Annetjie Coetsee is a practising Attorney, Notary Public and Conveyancer, operating from both the Cape Town and Helderberg branches of STBB. Her responsibilities include: Director of STBB, branch head of Somerset West office, Executive member and head of the Development Law Unit. The specialized Development Law Unit has nine specialists addressing development requirements in the fields of planning law, environmental law, construction law, renewable energy law and, very importantly, local government law. She is a practicing Conveyancer (dealing with a conglomerate of property related matters such as sectional titles, developments, bonds, transfers and municipal work for local councils). Although she specialises in conveyancing she is a family law attorney, with a special interest in the constitutional law aspects regarding children’s rights. She is part of the marketing department and takes care of the brand development on a national level. Annetjie is further responsible for compliance and reporting initiatives. She is involved with substantial research activities relating to the property market and property investment and communicates interesting and relevant facts to her clients and the media, conducts Legal Updates for banks and estate agents. Her knowledge and insurmountable experience in the property market and connections with key roleplayers in the property industry makes her an invaluable ally to any property investor.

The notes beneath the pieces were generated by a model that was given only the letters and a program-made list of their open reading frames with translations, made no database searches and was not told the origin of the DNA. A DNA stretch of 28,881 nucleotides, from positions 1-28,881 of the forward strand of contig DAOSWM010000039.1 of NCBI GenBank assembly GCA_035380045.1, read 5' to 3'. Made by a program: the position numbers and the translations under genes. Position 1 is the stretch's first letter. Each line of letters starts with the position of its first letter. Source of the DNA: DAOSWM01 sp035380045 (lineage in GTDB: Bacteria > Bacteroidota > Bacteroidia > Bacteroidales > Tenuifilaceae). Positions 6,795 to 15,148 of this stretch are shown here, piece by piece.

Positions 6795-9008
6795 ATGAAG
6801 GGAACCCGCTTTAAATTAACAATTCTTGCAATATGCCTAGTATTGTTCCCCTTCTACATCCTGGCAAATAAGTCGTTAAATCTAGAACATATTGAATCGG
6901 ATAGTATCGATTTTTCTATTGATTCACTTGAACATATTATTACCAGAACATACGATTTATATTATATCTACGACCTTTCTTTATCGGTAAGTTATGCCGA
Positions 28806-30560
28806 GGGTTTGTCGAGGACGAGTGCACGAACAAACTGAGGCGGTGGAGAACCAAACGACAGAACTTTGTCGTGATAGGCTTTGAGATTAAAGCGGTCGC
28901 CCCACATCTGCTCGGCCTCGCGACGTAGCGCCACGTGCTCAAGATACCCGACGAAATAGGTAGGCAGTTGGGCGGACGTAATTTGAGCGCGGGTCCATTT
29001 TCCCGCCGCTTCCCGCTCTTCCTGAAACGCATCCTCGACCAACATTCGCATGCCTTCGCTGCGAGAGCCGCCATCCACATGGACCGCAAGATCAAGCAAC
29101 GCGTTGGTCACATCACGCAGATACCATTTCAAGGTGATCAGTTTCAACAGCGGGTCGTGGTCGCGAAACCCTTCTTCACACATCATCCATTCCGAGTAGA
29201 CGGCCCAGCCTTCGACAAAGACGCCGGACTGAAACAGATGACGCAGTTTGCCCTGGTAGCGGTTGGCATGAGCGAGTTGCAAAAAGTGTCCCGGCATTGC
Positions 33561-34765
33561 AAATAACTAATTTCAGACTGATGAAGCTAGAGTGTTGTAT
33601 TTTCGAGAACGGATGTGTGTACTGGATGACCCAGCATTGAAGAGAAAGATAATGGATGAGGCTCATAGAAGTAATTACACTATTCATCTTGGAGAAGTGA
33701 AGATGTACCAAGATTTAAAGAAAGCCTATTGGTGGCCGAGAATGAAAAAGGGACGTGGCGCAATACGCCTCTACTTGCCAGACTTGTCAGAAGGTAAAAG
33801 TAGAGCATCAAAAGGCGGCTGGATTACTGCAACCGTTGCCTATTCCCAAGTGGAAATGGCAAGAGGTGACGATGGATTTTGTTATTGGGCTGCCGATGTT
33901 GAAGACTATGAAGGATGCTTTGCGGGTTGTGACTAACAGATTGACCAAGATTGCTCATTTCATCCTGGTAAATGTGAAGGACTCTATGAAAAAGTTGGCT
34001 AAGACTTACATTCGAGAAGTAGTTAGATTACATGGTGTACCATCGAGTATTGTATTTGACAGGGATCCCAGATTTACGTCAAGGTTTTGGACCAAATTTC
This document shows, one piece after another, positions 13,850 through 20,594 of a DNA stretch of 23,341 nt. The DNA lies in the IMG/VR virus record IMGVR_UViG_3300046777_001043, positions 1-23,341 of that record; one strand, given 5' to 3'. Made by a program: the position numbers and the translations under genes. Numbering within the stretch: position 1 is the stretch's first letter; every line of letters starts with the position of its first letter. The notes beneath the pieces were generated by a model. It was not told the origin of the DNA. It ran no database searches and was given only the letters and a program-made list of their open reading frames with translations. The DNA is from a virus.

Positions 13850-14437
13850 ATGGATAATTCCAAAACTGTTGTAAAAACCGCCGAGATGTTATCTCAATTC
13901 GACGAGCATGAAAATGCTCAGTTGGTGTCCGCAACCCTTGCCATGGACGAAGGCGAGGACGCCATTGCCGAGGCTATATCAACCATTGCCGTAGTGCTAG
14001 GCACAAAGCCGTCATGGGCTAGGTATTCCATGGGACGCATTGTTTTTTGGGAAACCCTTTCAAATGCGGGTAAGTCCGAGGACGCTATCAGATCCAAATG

From the desk of Annetjie | Tenant not vacating

Frustration and financial losses of a property owner, resulting from a tenant in arrears and who refuses to vacate after the lease was cancelled, have lead many a landlord to change locks or deny access to the leased premises in some or other way.

To add insult to injury, the problematic tenant is then successful in court in an application to restore his access to the premises under the old common law remedy, called mandament van spolie (spoliation).

How is this possible?

It is a fundamental principle of our law that no person may take the law into his or her own hands. In our example, the landlord may not himself dispossess the unruly tenant of the physical possession of property. If one proceeds to dispossess the tenant, the Court will punish this conduct by granting an order to restore the status quo ante (in other words, to restore things to the state they were in before the spoliation). In this context, It is important to remember that the remedy for spoliation is preliminary to any investigation into the merits of the dispute: it provides for interim relief, pending a final determination of the parties’ respective rights. This remedy is therefore merely a factual investigation and considers physical possession, it does not consider the right to possession.

Therefore, irrespective of how strong and justifiable you may think your case may be against another person who causes you harm, do not attempt to remedy the situation yourself. You risk that the unlawful tenant may succeed, be it on an interim basis, with a spoliation application to have the status quo ante restored. Only thereafter will you be able to address the merits of the matter.

In the event that a tenant does not vacate the property after the lease has expired, the tenant is unlawfully occupying the property. The remedy for this is an eviction application to evict the unlawful occupant from the property.

Contact us on, should you require assistance.

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